Tuesday, May 29, 2007

The pain of leadership

i read an article this morning that challenged me to evaluate my leadership by asking the question, “what do i need to stop doing?”. this is a good question. the worth of our leadership (maybe our entire lives, also) is defined not just by what we do, but also by what we don’t do.

as i read about the lives and impact of great men and women throughout the ages, especially great leaders, one of the characteristics they share is the ability to stay focused on the goal…to strip away the things that keep them from achieving their dreams and forge ahead with singlemindedness.

the apostle paul lived this kind of life.

You were taught, with regard to your former way of life, to put off your old self, which is being corrupted by its deceitful desires; to be made new in the attitude of your minds; and to put on the new self, created to be like God in true righteousness and holiness.
Ephesians 4:22-24

But one thing I do: Forgetting what is behind and straining toward what is ahead, I press on toward the goal to win the prize for which God has called me heavenward in Christ Jesus. Philippians 3:13-14

Therefore, since we are surrounded by such a great cloud of witnesses, let us throw off everything that hinders and the sin that so easily entangles, and let us run with perseverance the race marked out for us. Hebrews 12:1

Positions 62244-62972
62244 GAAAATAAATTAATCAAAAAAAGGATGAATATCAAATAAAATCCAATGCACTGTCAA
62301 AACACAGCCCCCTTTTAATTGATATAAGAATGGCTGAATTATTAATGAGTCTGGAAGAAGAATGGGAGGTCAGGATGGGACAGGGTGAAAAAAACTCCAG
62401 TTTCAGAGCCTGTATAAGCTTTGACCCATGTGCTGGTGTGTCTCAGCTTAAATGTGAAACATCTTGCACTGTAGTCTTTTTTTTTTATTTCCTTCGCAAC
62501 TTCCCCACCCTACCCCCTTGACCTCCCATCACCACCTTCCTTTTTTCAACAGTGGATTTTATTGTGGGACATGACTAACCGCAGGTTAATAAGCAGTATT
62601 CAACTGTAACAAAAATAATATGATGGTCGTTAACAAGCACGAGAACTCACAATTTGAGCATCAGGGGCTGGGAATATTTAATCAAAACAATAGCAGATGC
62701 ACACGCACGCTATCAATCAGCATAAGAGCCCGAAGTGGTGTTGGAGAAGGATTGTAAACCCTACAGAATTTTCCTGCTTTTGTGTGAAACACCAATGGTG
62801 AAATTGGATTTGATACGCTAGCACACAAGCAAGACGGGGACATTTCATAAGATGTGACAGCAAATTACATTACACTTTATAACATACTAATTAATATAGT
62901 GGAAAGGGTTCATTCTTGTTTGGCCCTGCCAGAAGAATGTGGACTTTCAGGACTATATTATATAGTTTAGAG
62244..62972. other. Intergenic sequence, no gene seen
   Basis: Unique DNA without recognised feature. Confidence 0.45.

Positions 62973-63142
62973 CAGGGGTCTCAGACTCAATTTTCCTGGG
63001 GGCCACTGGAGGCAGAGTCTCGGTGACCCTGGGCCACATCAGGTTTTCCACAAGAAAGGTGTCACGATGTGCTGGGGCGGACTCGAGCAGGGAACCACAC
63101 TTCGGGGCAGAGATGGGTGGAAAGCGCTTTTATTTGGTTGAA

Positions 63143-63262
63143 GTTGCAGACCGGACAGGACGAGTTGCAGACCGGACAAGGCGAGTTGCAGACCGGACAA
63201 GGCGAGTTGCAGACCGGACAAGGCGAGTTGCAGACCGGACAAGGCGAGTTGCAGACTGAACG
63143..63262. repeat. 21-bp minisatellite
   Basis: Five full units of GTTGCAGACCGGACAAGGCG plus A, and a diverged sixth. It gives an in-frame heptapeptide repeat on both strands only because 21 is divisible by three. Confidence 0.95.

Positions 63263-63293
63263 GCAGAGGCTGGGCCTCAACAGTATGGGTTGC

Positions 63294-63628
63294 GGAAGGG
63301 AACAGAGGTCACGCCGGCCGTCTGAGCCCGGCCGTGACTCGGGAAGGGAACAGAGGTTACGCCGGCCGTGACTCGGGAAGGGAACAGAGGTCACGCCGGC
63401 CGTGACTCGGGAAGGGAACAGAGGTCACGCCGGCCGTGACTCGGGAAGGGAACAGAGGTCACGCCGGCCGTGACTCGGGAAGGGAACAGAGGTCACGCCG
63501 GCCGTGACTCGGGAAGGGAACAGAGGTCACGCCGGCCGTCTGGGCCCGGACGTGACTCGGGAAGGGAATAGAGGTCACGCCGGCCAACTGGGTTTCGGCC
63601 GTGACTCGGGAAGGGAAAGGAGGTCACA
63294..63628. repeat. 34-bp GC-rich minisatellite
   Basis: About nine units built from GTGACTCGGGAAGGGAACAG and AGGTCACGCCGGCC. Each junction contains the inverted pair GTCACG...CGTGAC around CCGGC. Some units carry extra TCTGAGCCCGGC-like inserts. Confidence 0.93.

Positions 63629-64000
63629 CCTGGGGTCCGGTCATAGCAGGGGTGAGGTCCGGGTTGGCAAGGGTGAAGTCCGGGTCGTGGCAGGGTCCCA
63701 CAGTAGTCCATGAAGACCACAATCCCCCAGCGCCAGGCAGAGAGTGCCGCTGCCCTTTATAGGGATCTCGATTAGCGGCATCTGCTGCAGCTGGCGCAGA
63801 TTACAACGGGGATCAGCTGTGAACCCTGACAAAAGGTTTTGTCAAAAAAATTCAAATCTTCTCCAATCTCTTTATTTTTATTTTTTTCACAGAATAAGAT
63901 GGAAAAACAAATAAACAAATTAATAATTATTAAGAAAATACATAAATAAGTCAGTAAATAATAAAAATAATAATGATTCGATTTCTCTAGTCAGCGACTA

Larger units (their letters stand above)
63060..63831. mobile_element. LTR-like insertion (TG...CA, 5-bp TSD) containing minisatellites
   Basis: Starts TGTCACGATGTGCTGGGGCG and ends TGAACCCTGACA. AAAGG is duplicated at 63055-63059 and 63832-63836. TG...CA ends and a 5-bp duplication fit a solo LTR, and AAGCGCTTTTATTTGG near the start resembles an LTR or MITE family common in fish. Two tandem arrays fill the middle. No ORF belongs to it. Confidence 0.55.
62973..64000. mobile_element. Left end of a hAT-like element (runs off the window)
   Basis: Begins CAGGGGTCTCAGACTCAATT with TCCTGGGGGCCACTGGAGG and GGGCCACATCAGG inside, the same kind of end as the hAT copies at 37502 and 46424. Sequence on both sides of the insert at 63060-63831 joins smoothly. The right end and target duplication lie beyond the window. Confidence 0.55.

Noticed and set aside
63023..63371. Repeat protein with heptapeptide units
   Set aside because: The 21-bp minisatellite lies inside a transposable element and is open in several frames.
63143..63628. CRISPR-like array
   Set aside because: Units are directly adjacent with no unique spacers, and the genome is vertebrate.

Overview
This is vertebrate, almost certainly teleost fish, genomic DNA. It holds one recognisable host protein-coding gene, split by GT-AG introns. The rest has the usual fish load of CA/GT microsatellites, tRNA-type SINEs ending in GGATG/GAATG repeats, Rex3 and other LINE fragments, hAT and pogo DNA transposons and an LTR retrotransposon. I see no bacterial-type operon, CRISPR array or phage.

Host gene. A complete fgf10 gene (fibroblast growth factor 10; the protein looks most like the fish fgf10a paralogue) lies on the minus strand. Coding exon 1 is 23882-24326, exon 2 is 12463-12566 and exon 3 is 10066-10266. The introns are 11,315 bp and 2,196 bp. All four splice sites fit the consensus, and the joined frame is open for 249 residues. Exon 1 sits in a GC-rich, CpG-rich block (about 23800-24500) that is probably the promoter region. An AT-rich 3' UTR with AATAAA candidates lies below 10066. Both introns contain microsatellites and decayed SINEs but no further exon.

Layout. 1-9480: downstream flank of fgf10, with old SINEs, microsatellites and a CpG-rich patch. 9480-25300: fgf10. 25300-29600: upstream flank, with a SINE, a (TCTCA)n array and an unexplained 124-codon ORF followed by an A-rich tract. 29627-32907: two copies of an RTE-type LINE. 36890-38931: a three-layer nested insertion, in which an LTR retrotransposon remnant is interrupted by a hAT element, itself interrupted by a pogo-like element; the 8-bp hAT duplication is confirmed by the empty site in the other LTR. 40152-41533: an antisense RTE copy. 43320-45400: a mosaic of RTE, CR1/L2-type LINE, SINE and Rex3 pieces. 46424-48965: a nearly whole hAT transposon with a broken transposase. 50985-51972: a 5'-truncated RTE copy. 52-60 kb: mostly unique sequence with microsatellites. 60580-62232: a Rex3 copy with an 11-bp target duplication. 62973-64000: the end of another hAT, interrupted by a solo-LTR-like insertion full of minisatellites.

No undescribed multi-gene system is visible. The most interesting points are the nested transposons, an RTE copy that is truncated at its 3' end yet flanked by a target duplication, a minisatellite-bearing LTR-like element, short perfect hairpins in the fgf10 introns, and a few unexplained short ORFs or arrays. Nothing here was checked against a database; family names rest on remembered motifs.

now, here’s where my struggle is this morning… great leaders, in order to achieve great outcomes, must make difficult decisions where relationships (sometimes significant relationships) are the casualties.

this is obvious in the corporate world. ceo’s are hired for their ability to make strong and swift assessments and are rewarded for their resolve and determination to be decisive when it comes to the success of the organization. a company that exceeds expectations and rises above the riff raff of mediocrity almost always points to leadership that has had to come in and make the “tough decisions”.

in my experience, that means people are hurt, relationships are severed, dreams are squashed, and friendships are sent packing…all for the good of the corporation.

don’t get me wrong. i understand the need. baseball coaches have to cut players that are not good enough and replace them with better ones if they want to win. businesses must get rid of poor producers and raise up more successful sales people if they want to turn a profit. bosses need to be bosses…and employees need to know that their jobs are not safe just because their superiors are “nice guys” or “nice women”. i get it.

but what is supposed to happen in the church? what are we to do when the workers are late or sloppy or ineffective or careless or thoughtless or inconsiderate or unconcerned? what are we to do when the product we present is second-rate or offensive? what if the ministry we perform is substandard or even harmful to the mission? what if there is disagreement with the direction of organization or a challenge to the leadership position?